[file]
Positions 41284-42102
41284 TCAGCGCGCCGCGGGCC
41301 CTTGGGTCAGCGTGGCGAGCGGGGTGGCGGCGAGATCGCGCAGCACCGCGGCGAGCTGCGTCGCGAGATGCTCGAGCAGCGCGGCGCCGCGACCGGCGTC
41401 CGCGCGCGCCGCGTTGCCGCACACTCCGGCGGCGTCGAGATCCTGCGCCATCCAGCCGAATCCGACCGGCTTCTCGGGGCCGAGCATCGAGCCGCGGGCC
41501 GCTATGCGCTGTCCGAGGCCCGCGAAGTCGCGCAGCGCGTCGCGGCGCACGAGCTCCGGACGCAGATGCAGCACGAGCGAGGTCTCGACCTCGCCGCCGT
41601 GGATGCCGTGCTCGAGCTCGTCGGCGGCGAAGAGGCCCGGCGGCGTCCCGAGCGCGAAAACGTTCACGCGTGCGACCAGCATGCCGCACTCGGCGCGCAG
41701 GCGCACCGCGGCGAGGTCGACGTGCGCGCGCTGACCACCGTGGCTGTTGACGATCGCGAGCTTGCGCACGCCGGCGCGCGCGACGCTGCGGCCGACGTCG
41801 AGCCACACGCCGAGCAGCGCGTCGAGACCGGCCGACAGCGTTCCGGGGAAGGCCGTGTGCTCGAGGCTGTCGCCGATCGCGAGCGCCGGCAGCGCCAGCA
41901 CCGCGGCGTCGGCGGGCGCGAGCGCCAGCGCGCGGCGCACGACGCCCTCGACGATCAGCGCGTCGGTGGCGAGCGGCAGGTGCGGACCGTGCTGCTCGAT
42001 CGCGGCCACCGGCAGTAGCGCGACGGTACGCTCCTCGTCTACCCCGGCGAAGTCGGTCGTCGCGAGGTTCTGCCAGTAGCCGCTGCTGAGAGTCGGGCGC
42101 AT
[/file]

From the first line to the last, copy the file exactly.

Positions 41284-42102
41284 TCAGCGCGCCGCGGGCC
41301 CTTGGGTCAGCGTGGCGAGCGGGGTGGCGGCGAGATCGCGCAGCACCGCGGCGAGCTGCGTCGCGAGATGCTCGAGCAGCGCGGCGCCGCGACCGGCGTC
41401 CGCGCGCGCCGCGTTGCCGCACACTCCGGCGGCGTCGAGATCCTGCGCCATCCAGCCGAATCCGACCGGCTTCTCGGGGCCGAGCATCGAGCCGCGGGCC
41501 GCTATGCGCTGTCCGAGGCCCGCGAAGTCGCGCAGCGCGTCGCGGCGCACGAGCTCCGGACGCAGATGCAGCACGAGCGAGGTCTCGACCTCGCCGCCGT
41601 GGATGCCGTGCTCGAGCTCGTCGGCGGCGAAGAGGCCCGGCGGCGTCCCGAGCGCGAAAACGTTCACGCGTGCGACCAGCATGCCGCACTCGGCGCGCAG
41701 GCGCACCGCGGCGAGGTCGACGTGCGCGCGCTGACCACCGTGGCTGTTGACGATCGCGAGCTTGCGCACGCCGGCGCGCGCGACGCTGCGGCCGACGTCG
41801 AGCCACACGCCGAGCAGCGCGTCGAGACCGGCCGACAGCGTTCCGGGGAAGGCCGTGTGCTCGAGGCTGTCGCCGATCGCGAGCGCCGGCAGCGCCAGCA
41901 CCGCGGCGTCGGCGGGCGCGAGCGCCAGCGCGCGGCGCACGACGCCCTCGACGATCAGCGCGTCGGTGGCGAGCGGCAGGTGCGGACCGTGCTGCTCGAT
42001 CGCGGCCACCGGCAGTAGCGCGACGGTACGCTCCTCGTCTACCCCGGCGAAGTCGGTCGTCGCGAGGTTCTGCCAGTAGCCGCTGCTGAGAGTCGGGCGC
42101 AT